The Defense Advanced Research Projects Agency’s initiative to build a long-endurance unmanned ship that will hunt and track the quietest submarines on Earth has come to fruition. The image above is the first glimpse ever of the potentially revolutionary Anti-Submarine Warfare Continuous Trail Unmanned Vessel or ACTUV, also known as Sea Hunter.
Here’s a primer on ACTUV and all its potentially game-changing abilities:
Sea Hunter is being developed in conjunction with the Office of Naval Research and the Space and Naval Systems Warfare Command. Engineering industry innovator Leidos and Oregon Iron Works, which is known for its exotic and shadowy ship designs, designed and constructed the exotic experimental vessel.
The ship is set to be christened in April, but she is already in the water at Portland’s Swan Island ship building and maintenance facility as local photographer Paul Carter, who took the image above, recently discovered.
The 132 foot long robotic sub-hunter is the largest purpose-built unmanned ship ever created. As you can see in the image above, an auxiliary pilot house has been fitted on its sail for initial trials. The design’s trimaran hull was chosen for its stability, efficiency and speed, allowing it chase submarines over extreme distances in open ocean.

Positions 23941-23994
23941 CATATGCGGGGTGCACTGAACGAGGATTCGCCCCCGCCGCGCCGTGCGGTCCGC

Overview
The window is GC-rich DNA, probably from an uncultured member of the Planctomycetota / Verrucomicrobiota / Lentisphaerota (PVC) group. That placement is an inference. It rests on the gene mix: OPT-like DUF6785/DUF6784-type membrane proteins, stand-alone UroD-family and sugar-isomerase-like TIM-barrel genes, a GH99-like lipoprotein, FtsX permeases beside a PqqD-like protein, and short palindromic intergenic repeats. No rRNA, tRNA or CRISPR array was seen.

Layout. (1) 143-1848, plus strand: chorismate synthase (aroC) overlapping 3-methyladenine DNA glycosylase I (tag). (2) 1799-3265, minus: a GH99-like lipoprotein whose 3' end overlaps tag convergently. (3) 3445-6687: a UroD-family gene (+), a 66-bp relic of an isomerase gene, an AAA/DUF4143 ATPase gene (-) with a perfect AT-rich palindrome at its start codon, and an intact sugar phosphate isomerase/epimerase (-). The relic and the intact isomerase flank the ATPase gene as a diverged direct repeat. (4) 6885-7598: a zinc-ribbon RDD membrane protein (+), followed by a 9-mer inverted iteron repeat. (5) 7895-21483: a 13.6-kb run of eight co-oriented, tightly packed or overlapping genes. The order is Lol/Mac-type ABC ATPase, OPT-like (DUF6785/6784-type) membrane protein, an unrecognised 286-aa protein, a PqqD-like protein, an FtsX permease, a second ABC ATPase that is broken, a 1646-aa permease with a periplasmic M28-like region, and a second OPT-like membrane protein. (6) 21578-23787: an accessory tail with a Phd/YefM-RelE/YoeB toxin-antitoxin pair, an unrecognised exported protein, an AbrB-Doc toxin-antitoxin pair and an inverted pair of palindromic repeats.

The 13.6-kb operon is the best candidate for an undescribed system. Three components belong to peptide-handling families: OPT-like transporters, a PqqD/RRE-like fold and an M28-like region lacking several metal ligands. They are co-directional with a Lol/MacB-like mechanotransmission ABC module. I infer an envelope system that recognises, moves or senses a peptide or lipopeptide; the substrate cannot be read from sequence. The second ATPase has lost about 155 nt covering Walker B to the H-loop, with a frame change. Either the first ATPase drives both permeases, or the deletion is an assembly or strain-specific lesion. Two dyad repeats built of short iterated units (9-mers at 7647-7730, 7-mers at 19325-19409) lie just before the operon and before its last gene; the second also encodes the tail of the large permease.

What you don’t see is the ship’s under-hull mid-frequency sonar that is installed in a large bulbous protrusion amidships, as well as the high-frequency sonar mounted in smaller underwater protrusions. These will be the ship’s primary tools to find, identify and actively track even the quietest nuclear and air independent propulsion (AIP) equipped diesel-electric subs for long stretches of time.
A suite of data links, computers and sensors will allow it to navigate autonomously, communicate with its handlers and predict a sub’s next moves.
Sea Hunter will undergo a set of increasingly challenging trials over the better part of two years, work that could lead to a fleet of similar drone ships deployed around the globe. Considering the challenges facing the Navy when it comes to the burgeoning threat from relatively cheap diesel submarines, not to mention Russia and China’s plans to expand their sub-sea capabilities dramatically in the coming years and our own nuclear submarine capacity shortfall, the ACTUV concept could give the Navy a relatively inexpensive way to keep tabs on underwater threats around the world. It could also usher in a new era of unmanned sailing on the high seas.
A huge thanks to Paul Carter for this shot of Sea Hunter. Make sure to check out all of Paul’s aviation photography work here.
Contact the author at Tyler@jalopnik.com.